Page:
Current Grade: F-

Readers, did you sign up for any reading challenges this year?  How are they going so far?

Monday, March 25, 2013

Library Blackout...has this happened to you?

Here's a pic of my library (taken from the second floor looking down towards the reference area).  Isn't it purty?:

I swear, there is something in the air at this place.

Every time I walk in there with ONE particular book in mind, I come out with that book, plus eleventy billion others that I have no idea when I will find the time to read.

Take, for example, last week.  I went to the library to pick up How Green Was My Valley by Richard Llewellyn.  I really, truly, try to limit my library books lately, because I have SO SO many unread books at home (not to mention on my Kindle).  But I NEEDED this book for my Around the World in 12 Books challenge.  So borrowing was imperative.

I was kind of in a hurry, so I walked in, located the book, and done.  I was walking towards the checkout desk, thinking about my other book challenges this year, and remembered the Foodies Read challenge.  And I thought, "Huh, I've only done one foodie book so far this year...maybe I'll pick up one of those too.  JUST ONE."

I wander over to the nonfiction area and peruse the food/cooking section.  Suddenly I am inundated with choices.  So many good choices.  I CAN'T HANDLE ALL THE CHOICES.

It was at this point that I blacked out.


When I came to, I was in my car with How Green Was My Valley, as well as The Nasty Bits by Anthony Bourdain, Beaten, Seared, and Sauced by Jonathan Dixon, and Blood, Bones, and Butter by Gabrielle Hamilton.  Also, Yes, Chef by Marcus Samuelsson is on my holds list now, apparently.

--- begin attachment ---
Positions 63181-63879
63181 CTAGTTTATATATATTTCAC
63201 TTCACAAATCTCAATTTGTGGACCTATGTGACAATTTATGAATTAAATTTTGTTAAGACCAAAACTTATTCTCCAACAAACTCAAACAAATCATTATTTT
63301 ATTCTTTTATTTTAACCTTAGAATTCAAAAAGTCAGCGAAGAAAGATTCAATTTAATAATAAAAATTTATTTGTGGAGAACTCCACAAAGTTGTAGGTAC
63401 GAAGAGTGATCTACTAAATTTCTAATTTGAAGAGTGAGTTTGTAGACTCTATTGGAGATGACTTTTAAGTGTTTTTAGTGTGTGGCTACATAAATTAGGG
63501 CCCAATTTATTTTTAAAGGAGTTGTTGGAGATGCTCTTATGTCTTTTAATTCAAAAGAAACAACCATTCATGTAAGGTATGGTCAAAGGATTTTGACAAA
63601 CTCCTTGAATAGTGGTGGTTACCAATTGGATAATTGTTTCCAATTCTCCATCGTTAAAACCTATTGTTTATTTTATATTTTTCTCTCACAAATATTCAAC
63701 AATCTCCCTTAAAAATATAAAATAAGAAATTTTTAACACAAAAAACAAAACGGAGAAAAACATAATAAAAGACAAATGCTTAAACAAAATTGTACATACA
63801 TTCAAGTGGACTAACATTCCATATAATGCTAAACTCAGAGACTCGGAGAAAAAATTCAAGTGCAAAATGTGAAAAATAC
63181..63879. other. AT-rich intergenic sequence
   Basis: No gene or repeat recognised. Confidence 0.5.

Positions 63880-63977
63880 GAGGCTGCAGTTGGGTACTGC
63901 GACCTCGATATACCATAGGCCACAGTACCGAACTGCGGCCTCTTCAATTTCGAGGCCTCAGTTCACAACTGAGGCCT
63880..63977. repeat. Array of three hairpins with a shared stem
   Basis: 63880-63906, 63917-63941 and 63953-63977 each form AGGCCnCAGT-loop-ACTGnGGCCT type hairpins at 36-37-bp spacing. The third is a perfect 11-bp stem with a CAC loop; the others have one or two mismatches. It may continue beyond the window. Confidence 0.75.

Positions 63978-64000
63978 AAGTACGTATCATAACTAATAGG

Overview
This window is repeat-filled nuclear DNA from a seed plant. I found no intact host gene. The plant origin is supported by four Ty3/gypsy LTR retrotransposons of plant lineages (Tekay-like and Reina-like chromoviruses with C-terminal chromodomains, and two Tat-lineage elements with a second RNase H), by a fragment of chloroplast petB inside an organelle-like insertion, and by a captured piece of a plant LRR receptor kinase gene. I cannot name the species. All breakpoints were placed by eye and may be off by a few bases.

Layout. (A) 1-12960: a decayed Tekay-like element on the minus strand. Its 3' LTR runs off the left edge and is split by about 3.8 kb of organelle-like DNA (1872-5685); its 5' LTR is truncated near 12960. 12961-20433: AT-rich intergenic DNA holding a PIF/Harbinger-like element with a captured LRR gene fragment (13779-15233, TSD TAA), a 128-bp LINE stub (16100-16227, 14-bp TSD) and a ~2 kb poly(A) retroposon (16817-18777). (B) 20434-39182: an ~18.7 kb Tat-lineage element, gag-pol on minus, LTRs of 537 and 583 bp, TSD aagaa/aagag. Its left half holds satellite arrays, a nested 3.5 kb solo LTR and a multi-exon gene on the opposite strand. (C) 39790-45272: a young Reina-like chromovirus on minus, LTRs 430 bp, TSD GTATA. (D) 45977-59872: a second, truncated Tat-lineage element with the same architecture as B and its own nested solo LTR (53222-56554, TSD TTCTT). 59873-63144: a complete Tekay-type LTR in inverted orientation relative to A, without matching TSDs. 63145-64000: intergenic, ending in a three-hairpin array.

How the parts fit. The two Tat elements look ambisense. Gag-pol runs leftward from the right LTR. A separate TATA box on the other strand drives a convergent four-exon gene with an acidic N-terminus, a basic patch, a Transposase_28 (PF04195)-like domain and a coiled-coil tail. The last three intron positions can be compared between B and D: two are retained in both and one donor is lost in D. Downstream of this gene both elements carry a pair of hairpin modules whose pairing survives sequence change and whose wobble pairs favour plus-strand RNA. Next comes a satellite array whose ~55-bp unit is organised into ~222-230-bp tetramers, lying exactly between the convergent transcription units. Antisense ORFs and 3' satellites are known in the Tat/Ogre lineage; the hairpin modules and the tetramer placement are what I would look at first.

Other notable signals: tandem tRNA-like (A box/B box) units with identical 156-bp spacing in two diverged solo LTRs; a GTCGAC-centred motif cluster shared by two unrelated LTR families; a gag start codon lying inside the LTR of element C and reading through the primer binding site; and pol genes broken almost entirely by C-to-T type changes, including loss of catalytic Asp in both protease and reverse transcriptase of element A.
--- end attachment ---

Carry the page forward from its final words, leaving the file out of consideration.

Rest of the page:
WHAT HAPPENED IN THERE?  I will never know.  I can only assume the librarians drugged me and sent me packing with enough food-related reading material to cover me for most of the spring season.  They're a suspicious bunch, librarians.

Ah well, at-home TBR pile.  We will meet again another day.

Tuesday, January 22, 2013

Book Review: Paris, My Sweet by Amy Thomas



 
Title: Paris, My Sweet: A Year in the City of Light (and Dark Chocolate)
Author: Amy Thomas
Publisher: Sourcebooks
Publication Date: February 1, 2012
Source: personal purchase (e-book)

Plot Summary from Goodreads:

Part love letter to New York, part love letter to Paris, and total devotion to all things sweet. Paris, My Sweet is a personal and moveable feast that’s a treasure map for anyone who loves fresh cupcakes and fine chocolate, New York and Paris, and life in general. It’s about how the search for happiness can be as fleeting as a sliver of cheesecake and about how the life you’re meant to live doesn’t always taste like the one you envisioned. Organized into a baker’s dozen of delicacies (and the adventures they inspired) that will tempt readers’ appetites, Paris, My Sweet is something to savor.

My Review:

Finding my first book for the Around The World in 12 Books challenge was a cinch.  This month's country (France) has been written about from top to bottom, so the recommendations were endless.  However, the one I eventually went with was Paris, My Sweet (mentioned to me by Andi from Estella's Revenge--thanks Andi!).  I thought this was a perfect choice, because it doubles as a book for the Foodies Read challenge (nom).

Paris, My Sweet is the nonfiction account of advertising copywriter/food blogger Amy Thomas during her yearlong stint working in Paris.  After a semester of study abroad in the City of Light during college, she dreamed of eventually returning.  She got the chance at the age of 36 when her job temporarily relocated her there from her longtime home in New York City.  During that year, she experienced all aspects of the city, but especially the ah-may-zing pastries and desserts.  Amy recaps how she ate her way through Paris, while also connecting her food experiences to her personal ups and downs as an expat in France.